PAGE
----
# Perfect Squares Without Borders

Given n=m^2, return a list of integers that do not border the m x m grid of integers from 1 to n.

## Examples

### n=1 (m=1)

Grid:




Return:

[]


### n=4 (m=2)

Grid:

[1,2]
[3,4]


Return:

[]


### n=9 (m=3)

Grid:

[1,2,3]
[4,5,6]
[7,8,9]


Return:




### n=16 (m=4)

Grid:

[ 1, 2, 3, 4]
[ 5, 6, 7, 8]
[ 9,10,11,12]
[13,14,15,16]


Return:

[6,7,10,11]


For higher values of m, this answer does a great visualization.

Rules:

• You may take in either m or n (where n = m*m).
• If taking in n you are allowed to have undefined behavior where there exists no m for n (E.G. 15).
• n > 0, m > 0: Both must be integer values.
• The output may be as a 1D/2D array, matrix or whitespace delimited
• The output must be in order from least to greatest.
• If outputting as a matrix this means it must be as it would be in the grid.
• This is , lowest byte-count wins.
• Complete fault on my end, I read it incorrectly. Feb 2 '18 at 21:46
• @DevelopingDeveloper hey man, if I had a nickle for every time I did that I'd be able to buy a beer or two. Feb 2 '18 at 21:51
• If outputting as a 2D array, can a single empty array be included in the result? Feb 3 '18 at 9:41

# C, 50 bytes

i;f(m){for(i=m;++i<m*m-m;)i%m>1&&printf("%d ",i);}


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# Octave, 31 bytes

@(m)vec2mat(1:m*m,m--)(2:m,2:m)


Returns a matrix.

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• Nice! I've never come across the vec2mat function before. Feb 3 '18 at 18:05

# Octave, 26 bytes

@(m)find((t=[0:m-2 0])'*t)


The code defines an anonymous function that inputs m and outputs a (possibly empty) column vector.

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### Explanation

@(m)                          % Define anonymous function of m
t=[0:m-2 0]         % Build row vector [0 1 2 ... m-2 0] and assign it
% to variable t
(           )'       % Complex-conjugate transpose into a column vector
*t     % Matrix-multiply that column vector times the row
% vector t. This gives an m×m matrix with zeros in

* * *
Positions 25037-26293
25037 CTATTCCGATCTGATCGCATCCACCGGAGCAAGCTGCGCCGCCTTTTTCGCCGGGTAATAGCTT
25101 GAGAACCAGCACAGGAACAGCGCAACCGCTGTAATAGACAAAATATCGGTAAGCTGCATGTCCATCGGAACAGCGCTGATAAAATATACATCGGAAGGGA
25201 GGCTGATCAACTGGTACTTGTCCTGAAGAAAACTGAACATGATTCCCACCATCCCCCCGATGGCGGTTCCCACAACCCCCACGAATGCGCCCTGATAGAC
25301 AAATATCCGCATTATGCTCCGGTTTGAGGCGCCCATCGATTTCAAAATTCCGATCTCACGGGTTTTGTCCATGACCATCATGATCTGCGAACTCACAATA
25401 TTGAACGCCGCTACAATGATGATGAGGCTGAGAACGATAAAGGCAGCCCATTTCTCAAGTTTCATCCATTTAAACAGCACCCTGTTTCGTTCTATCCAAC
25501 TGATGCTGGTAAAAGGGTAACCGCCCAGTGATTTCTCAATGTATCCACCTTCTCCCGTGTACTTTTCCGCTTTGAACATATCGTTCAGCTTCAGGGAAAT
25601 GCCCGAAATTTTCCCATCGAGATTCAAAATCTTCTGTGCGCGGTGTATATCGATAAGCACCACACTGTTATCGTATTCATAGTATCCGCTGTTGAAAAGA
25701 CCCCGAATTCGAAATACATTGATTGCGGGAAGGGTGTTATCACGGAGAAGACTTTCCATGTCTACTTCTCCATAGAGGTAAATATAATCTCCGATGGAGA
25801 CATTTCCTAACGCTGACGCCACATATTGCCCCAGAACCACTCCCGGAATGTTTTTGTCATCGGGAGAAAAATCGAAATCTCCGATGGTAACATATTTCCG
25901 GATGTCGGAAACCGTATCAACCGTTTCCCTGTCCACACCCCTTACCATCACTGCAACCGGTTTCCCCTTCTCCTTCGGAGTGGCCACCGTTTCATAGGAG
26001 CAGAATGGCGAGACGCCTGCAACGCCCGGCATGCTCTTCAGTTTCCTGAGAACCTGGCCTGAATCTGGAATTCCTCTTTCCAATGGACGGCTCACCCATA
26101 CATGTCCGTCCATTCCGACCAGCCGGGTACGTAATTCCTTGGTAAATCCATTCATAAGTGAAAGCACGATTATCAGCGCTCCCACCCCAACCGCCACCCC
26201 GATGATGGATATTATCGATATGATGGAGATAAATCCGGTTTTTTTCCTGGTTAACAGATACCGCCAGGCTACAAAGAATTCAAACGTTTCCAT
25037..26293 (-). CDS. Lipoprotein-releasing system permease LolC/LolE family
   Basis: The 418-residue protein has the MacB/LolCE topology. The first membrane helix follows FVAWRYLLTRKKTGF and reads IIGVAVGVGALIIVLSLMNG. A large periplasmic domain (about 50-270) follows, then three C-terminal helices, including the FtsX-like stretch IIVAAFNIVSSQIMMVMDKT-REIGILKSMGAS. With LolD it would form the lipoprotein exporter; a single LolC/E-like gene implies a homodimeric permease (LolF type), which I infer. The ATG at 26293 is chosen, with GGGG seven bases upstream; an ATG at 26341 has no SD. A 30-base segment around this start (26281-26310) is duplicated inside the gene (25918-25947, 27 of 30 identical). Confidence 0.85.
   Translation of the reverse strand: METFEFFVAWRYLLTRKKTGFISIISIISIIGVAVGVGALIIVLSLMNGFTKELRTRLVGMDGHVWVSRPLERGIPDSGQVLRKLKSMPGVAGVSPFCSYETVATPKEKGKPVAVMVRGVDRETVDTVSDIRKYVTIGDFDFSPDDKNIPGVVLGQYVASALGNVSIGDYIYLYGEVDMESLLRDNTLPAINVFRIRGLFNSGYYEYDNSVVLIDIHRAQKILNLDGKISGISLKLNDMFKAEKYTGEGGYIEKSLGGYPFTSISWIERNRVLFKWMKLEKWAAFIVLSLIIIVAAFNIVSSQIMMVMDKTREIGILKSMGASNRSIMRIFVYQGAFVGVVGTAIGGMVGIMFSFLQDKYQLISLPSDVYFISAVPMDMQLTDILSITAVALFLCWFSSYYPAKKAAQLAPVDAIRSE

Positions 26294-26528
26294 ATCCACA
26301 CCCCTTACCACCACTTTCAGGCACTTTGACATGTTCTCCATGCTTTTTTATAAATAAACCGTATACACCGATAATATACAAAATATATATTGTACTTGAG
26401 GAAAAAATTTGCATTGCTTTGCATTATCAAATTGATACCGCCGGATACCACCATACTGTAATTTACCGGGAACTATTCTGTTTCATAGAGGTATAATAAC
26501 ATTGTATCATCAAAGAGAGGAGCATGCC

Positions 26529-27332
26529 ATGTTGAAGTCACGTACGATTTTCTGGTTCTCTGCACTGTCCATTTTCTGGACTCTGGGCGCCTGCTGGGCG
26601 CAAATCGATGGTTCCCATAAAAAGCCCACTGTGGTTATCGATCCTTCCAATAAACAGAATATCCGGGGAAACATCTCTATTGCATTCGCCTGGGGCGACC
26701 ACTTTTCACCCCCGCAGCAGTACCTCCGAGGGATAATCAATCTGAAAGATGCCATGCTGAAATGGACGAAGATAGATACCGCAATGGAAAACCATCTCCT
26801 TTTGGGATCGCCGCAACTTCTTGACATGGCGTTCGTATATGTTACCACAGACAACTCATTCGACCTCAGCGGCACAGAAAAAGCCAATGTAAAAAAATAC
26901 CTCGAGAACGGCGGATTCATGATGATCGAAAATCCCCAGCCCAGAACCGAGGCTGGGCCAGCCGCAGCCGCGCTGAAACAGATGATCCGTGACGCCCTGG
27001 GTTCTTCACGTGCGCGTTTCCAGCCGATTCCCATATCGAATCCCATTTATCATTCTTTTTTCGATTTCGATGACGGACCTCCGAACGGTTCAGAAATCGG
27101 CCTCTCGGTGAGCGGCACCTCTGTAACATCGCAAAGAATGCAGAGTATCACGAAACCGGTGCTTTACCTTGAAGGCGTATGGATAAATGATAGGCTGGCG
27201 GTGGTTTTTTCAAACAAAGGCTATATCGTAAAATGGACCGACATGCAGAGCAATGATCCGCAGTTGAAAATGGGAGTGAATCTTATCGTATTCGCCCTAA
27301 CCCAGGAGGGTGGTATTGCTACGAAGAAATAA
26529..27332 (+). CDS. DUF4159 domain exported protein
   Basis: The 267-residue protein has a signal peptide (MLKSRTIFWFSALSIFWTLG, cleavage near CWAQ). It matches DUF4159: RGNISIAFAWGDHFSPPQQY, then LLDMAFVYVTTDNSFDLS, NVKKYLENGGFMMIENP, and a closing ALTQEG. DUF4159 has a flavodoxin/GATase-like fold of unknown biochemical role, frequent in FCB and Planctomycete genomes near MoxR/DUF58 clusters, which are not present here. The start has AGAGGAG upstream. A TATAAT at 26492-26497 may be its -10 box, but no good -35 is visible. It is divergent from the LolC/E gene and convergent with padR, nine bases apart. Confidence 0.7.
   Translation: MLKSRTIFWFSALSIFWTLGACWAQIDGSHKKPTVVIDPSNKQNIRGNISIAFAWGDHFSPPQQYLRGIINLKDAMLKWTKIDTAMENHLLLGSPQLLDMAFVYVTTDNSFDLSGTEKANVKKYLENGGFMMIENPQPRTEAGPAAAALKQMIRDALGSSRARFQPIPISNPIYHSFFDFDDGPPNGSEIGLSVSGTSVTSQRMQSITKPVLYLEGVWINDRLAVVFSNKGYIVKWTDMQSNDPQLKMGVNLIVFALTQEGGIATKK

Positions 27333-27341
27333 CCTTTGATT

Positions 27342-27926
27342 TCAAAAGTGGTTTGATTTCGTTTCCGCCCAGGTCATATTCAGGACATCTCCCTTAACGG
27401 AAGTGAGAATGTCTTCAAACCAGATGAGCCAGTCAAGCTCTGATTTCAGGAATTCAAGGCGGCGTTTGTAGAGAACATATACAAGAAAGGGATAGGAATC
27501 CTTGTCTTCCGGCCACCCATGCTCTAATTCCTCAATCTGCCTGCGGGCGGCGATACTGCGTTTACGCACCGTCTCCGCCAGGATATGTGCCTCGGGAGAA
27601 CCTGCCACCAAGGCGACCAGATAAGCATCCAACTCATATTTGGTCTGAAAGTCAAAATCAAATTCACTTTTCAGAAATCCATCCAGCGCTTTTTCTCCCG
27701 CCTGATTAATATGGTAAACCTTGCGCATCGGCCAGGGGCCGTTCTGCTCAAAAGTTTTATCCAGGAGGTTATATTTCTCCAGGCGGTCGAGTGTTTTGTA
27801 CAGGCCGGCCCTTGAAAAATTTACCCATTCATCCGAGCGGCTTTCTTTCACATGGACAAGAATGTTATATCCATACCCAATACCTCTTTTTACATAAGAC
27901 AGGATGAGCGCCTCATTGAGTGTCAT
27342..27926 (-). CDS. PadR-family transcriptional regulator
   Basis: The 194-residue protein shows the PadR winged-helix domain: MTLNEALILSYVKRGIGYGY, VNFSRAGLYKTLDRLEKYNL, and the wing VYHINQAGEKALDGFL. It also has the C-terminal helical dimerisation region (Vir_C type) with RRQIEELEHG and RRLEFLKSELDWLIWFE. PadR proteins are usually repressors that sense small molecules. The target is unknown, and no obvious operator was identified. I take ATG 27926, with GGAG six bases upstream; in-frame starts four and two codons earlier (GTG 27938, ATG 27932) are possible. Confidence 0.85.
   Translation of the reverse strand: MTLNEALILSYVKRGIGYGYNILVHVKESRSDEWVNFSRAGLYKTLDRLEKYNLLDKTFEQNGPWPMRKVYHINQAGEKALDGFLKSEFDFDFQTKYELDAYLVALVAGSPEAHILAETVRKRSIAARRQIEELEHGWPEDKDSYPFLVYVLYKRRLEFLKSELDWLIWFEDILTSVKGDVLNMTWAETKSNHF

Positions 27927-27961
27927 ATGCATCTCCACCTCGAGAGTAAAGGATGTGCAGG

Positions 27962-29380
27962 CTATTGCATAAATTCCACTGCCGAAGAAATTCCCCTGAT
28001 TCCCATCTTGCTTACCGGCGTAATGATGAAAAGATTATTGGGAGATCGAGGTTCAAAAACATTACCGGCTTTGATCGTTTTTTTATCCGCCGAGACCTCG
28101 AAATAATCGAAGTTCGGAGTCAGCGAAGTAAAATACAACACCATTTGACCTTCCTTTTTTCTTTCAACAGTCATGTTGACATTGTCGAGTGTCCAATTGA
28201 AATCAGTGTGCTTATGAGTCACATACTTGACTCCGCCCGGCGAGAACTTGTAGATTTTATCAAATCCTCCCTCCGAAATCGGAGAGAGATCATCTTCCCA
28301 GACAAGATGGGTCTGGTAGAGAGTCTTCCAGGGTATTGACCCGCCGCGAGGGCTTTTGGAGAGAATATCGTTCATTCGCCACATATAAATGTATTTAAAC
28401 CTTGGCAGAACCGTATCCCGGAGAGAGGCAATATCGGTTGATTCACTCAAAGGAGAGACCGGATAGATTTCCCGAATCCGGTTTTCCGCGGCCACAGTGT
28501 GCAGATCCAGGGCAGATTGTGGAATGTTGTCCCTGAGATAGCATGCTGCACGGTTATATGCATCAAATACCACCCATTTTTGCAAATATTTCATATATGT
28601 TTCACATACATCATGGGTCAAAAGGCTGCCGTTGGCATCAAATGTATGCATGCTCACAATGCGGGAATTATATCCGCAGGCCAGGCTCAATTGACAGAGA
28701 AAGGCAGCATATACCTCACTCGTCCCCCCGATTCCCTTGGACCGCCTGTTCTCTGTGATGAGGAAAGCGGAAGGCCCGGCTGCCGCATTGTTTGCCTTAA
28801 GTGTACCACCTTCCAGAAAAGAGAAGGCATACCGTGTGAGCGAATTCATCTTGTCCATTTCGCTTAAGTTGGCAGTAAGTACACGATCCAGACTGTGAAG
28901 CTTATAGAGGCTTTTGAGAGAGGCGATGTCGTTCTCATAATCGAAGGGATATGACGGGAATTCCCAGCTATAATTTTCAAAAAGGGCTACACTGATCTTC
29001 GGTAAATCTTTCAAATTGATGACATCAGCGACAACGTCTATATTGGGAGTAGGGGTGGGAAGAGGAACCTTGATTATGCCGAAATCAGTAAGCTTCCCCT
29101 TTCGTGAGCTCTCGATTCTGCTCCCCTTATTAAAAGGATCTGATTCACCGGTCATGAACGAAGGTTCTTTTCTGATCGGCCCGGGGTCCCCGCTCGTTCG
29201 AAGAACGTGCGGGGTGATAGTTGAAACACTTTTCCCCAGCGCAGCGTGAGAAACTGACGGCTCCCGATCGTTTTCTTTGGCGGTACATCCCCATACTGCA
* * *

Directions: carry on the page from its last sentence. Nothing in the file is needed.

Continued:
% the border and nonzeros in the other entries.
find(                )    % Linear indices of nonzero entries. The result is
% in increasing order


# Jelly, 8 bytes

’Ṗ×+€ṖḊ€


A monadic link taking m and returning a list of lists (the inner rows).

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### How?

’Ṗ×+€ṖḊ€ - Link m                    e.g. 5
’        - decrement                      4
Ṗ       - pop (implicit range of input)  [1,2,3]
×      - multiply by m                  [5,10,15]
Ṗ   - pop m                          [1,2,3,4]
Ḋ€ - dequeue €ach                   [[7,8,9],[12,13,14],[17,18,19]]

• Didn't feel like doing the python one ;)? Feb 2 '18 at 21:51

# Pure Bash, 49

for((i=$1;i++<$1*$1-$1;));{ ((i%$1>1))&&echo$i;}


Or the interesting answer for 52:

(($1>2))&&eval echo \$[$1*{1..$[$1-2]}+{2..$[$1-1]}]  # Haskell, 31 bytes f m=[i|i<-[m..m*m-m],mod i m>1]  Try it online! Math version: f(m) = {i : i ∈ (m, m² - m), i mod m < 1}  :P • Wait, this isn't valid, f(5) should be 7,8,9,12,13,14,17,18,19 Feb 2 '18 at 19:49 • Wait, oops I'm a dumbass. Feb 2 '18 at 19:54 # R, 4443 32 bytes function(n)(x=n:(n^2-n))[x%%n>1]  Try it online! Returns a vector. • Neat output format, is that by default how a matrix is output in R? Feb 2 '18 at 19:51 • Yep, that's the print function for a matrix. Feb 2 '18 at 19:51 • You can omit the second m in matrix(1:m^2,m,m,T): matrix(1:m^2,m,,T) – JAD Feb 3 '18 at 13:26 • @JAD yes, of course. Thanks. Feb 5 '18 at 16:26 • Nice one, what do you think about using scan()? You might save 2 bytes. Try it online! Feb 10 '18 at 12:40 # Jelly, 8 bytes sÆ½ḊṖ$⁺€